Alibaba Group Holding Limited (NYSE:BABA) and Facebook (NASDAQ:FB) have been very rewarding investments for shareholders. Shares of Alibaba are up 88% over the last five years, trailing Facebook's return of 108%. Both companies benefit from network effects and are investing heavily in data centers and artificial intelligence to make smarter use of the data they each collect from their massive installed base of users. Data is as good as currency in today's economy, and Alibaba and Facebook possess a lot of it.
So, which of these two tech giants should investors buy today? We'll compare both stocks on a range of metrics to find out.
It's beneficial for a company to have plenty of cash on hand to fund future growth initiatives. This is particularly true in the fast-changing technology space. Of course, companies with plenty of cash resources are also able to reward shareholders down the road by initiating a dividend or share repurchases.
With that in mind, here's how both measure up on key financial metrics:
|Revenue (TTM)||$51.91 billion||$55.84 billion|
|Cash||$29.16 billion||$41.11 billion|
|Debt||$19.78 billion||$0.991 million|
|Free cash flow (TTM)||$21.27 billion||$15.36 billion|
|Free cash flow as a percentage of revenue||40.9%||27.5%|
The two companies look similar. Facebook has more cash and very little debt. On the other side, Alibaba generates higher free cash flow even though both companies generate about the same amount of annual revenue.
However, Alibaba's nearly $20 billion in debt leaves it somewhat handicapped relative to Facebook, which has virtually no debt. This gives Facebook greater financial flexibility, which can't be overlooked.
Which company is growing faster?
Alibaba has 699 million monthly active users across its retail marketplace, including the popular Tmall. The Chinese tech giant has a robust ecosystem of offerings, including cloud computing, logistics services, e-marketing, mobile payments, and video streaming. To give you an idea how dominant Alibaba is in China, the company has 58% market share of total e-commerce sales in China, while its next closest competitor -- JD.com -- has only 16%.
Alibaba doesn't actually sell any goods but instead facilitates buyers and sellers, similar to eBay. The company's widely used commerce platform creates a massive data bank, which management uses to deliver high-value, data-driven marketing services to brands all over the world.
On the other side, Facebook has more than 2.3 billion monthly active users worldwide. The social media giant generates 98% of its revenue from advertising, but it also produces a small amount of revenue from sales of Oculus virtual reality headsets and payments.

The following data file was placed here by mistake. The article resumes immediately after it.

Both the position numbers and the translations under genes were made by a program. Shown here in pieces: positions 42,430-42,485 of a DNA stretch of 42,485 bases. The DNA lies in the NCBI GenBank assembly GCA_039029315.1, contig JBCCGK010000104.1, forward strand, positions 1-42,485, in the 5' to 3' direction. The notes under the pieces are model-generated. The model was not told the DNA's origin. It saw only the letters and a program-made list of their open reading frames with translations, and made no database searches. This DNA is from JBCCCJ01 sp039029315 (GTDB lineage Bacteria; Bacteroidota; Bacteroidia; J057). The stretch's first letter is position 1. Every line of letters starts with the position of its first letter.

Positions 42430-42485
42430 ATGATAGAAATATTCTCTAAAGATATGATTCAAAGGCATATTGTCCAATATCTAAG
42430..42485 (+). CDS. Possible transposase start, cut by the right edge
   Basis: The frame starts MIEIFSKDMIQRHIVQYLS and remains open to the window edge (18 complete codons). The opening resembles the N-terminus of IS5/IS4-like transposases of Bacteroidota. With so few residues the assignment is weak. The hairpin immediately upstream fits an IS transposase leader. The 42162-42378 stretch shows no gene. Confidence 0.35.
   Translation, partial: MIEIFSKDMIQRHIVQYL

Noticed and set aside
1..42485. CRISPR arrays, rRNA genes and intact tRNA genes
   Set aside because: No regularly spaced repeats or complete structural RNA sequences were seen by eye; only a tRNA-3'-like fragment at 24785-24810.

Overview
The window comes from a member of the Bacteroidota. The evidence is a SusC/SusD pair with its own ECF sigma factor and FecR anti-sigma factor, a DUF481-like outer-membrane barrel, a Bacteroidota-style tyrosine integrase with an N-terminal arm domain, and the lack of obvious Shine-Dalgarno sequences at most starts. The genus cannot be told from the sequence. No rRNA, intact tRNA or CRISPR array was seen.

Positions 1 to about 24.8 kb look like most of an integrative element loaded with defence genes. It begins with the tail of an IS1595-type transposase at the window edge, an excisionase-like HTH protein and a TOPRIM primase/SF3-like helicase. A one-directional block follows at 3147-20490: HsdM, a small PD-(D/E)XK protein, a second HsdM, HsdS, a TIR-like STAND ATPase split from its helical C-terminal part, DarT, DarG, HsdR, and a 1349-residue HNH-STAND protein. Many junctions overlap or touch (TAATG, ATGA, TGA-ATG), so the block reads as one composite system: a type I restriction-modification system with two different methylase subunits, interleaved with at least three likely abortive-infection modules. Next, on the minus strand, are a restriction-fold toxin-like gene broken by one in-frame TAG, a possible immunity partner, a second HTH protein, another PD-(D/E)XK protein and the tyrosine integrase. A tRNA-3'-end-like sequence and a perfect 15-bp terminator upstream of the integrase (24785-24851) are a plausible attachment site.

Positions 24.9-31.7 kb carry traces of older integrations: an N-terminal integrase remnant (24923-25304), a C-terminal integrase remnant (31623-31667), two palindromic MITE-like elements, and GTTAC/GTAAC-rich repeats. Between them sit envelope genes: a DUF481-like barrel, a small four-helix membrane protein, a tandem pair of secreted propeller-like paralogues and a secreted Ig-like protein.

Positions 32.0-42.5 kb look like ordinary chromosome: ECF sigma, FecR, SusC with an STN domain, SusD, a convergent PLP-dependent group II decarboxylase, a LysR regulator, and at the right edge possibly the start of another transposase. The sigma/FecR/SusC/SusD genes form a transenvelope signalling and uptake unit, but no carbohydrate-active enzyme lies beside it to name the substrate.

Here's a look at Alibaba's recent operating performance:
|Metric||Fiscal Q3 2019||Fiscal Q3 2018||Change (YOY)|
|Revenue||$17.057 billion||$12.761 billion||34%|
|Free cash flow||$7.472 billion||$7.092||5%|
|Net income||$4.504 billion||$3.586 billion||26%|
Here's a snapshot of Facebook's latest results:
|Metric||Q4 2018||Q4 2017||Change (YOY)|
|Revenue||$16.914 billion||$12.972 billion||30%|
|Free cash flow||$3.318 billion||$5.408 billion||(39%)|
|Net income||$6.882 billion||$4.268 billion||61%|
|Pre-tax income||$7.971 billion||$7.462 billion||7%|
In the latest quarter, Alibaba delivered better growth, overall. Facebook's net income grew faster, but that was mainly a result of a lower tax rate. Looking at pre-tax income, Facebook's growth was only 7%. Also, Facebook's free cash flow plunged 39%.
The social media giant's bottom line has been weighed down by concerns about privacy and security, causing the company to spend billions of dollars over the last year to shore up security on its social media platform.
Alibaba's recent earnings growth was weighed down by losses in some of the company's consumer and logistic services, as well as investments in digital media, entertainment, and other strategic initiatives.
The most significant risk for investors considering Alibaba is Chinese regulation and the recent volatility in China's economy. However, Alibaba's CEO Daniel Zhang assured investors on the latest quarterly conference call that "Chinese consumption growth is still strong, driven by a growing base of increasingly affluent young consumers."
All in all, Alibaba gets the nod, here, as it's still posting higher growth rates than Facebook overall despite the softening in China's economy, which is a testament to the company's competitive position.
Valuation is always an important metric to evaluate before making an investment decision. Comparing two stocks against each other can help guard against overpaying for a company's earnings. Here's how both stocks stack up on a range of popular valuation metrics:
|Market cap||$444 billion||$465 billion|
Facebook wins on every measure. The social media giant's stock looks compelling based on the company's 40% growth in earnings per share in 2018. Even though 2019 earnings growth is expected to drop off somewhat stemming from investments in security and data centers, Facebook should deliver comparable growth to Alibaba over the long term.
Facebook is the better buy
Both companies are facing challenges: Alibaba must navigate the unpredictable waters of China's regulatory environment, and Facebook's privacy issues are taking a bite out of its profitability right now. I view the China risk as a constant for Alibaba, whereas the security issues Facebook is dealing with will eventually move behind it once it finishes its current investment cycle.
There are risks on both sides, so I would buy Facebook because of its lower valuation and stronger financial position. Additionally, Facebook's efforts to ramp up e-commerce efforts on Instagram serve as an extra catalyst to long-term growth.